Last night, one of our Development servers had a service pack get pushed to the server and automatically install. I was unaware our patching process was automatically patching all of our servers which are not in Production. Not a good idea, I would rather control this process and deploy the patches in a uniform process.
After the server was patched, the patch required a reboot. When the server rebooted, Sql Server would not start up. After reviewing the Windows Application log and Sql Server log, I quickly discovered the mssqlsystemresource database was missing. I did search for it just in case it was placed somewhere else, but to no avail.
If the database was misplaced, I could have used this article just to move it back to the proper location, http://sqlblog.com/blogs/jonathan_kehayias/archive/2009/01/22/error-945-severity-14-state-2-database-mssqlsystemresource-cannot-be-opened.aspx.
In my situation, the database was not misplaced, but it was gone. Next I read the blog, http://social.msdn.microsoft.com/Forums/en-US/sqldatabaseengine/thread/9ddc5d52-5835-405f-ad38-ac25022373f4/. As you can read, I needed to find a server with the same version number to copy the files from the working server to the broken server. I opened the Sql Server error log to get the version of Sql Server. I scrambled around the office looking for a server with the same version number of the broken server. No luck.
What is a DBA to do? I have the version number but what do I need to install. Thanks to our http://sqlserverbuilds.blogspot.com/ which shows use all the versions and links to the website for the download. I started to think how could I get this server back online, create a VM, install Sql Server 2008 R2 with cumulative update 1. I could then copy the files I needed from the new server to the old server. Do I need to save the Master and MSDB databases? This could take a while. I need this server back online.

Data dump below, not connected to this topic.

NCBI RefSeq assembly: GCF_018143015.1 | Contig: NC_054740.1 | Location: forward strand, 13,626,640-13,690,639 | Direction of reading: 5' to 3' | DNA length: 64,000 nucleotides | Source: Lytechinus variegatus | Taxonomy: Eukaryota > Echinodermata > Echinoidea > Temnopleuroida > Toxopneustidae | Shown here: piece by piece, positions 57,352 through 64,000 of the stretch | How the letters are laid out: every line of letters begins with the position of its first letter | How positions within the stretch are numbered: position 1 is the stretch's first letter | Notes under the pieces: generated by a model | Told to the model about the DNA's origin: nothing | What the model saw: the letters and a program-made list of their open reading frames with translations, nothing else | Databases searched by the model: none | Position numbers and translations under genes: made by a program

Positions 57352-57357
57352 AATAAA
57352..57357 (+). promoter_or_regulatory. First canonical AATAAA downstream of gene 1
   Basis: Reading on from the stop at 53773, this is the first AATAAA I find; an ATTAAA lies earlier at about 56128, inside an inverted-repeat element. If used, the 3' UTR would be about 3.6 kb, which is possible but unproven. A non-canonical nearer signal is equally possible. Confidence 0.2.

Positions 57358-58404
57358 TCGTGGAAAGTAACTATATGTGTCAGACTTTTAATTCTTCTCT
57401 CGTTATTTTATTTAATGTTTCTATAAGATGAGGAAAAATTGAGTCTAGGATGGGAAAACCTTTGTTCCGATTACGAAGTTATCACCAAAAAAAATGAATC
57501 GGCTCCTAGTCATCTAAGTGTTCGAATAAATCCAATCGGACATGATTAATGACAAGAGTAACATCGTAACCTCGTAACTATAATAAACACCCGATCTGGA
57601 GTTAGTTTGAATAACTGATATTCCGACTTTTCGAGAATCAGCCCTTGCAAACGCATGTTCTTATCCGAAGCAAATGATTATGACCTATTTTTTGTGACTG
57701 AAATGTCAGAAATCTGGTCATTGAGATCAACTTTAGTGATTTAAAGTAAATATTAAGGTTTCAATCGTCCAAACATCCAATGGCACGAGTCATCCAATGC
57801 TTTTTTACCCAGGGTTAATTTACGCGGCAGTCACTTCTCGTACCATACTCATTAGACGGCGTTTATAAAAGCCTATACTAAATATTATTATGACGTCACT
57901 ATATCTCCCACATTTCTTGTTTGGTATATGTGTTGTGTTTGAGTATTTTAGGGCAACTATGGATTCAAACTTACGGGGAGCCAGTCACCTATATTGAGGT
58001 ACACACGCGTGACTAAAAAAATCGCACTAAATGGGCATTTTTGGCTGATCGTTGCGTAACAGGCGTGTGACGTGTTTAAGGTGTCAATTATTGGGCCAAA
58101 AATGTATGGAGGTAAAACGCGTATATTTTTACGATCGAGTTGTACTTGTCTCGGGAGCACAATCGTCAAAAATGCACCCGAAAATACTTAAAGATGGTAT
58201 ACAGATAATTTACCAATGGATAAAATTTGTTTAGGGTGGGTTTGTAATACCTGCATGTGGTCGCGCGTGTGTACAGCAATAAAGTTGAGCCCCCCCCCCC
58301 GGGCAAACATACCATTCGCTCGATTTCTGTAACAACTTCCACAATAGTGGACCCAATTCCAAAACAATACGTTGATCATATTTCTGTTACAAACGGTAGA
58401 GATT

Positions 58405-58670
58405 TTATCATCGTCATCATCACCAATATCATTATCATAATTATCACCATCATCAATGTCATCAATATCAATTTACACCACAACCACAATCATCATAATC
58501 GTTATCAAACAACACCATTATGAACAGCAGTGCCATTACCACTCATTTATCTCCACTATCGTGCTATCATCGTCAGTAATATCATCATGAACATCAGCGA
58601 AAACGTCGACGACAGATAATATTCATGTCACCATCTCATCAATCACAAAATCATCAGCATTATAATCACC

Instead, I went to Add/Remove program, found the Sql Server program and did a repair installation. After the repair completed, my server was back online. Yea!
But I am not finished, what do I need to do to prevent this same issue in the future. The files look like a database, why can’t I just back them up in Sql Server like other databases. Microsoft does not let you do that. But per this article, http://msdn.microsoft.com/en-us/library/ms190190.aspx, you can backup the files for emergency recover. If needed, you can use the backup files for recovery but be carefully as the article states. Finally, I think I am protected here. Time to move on to the next issue.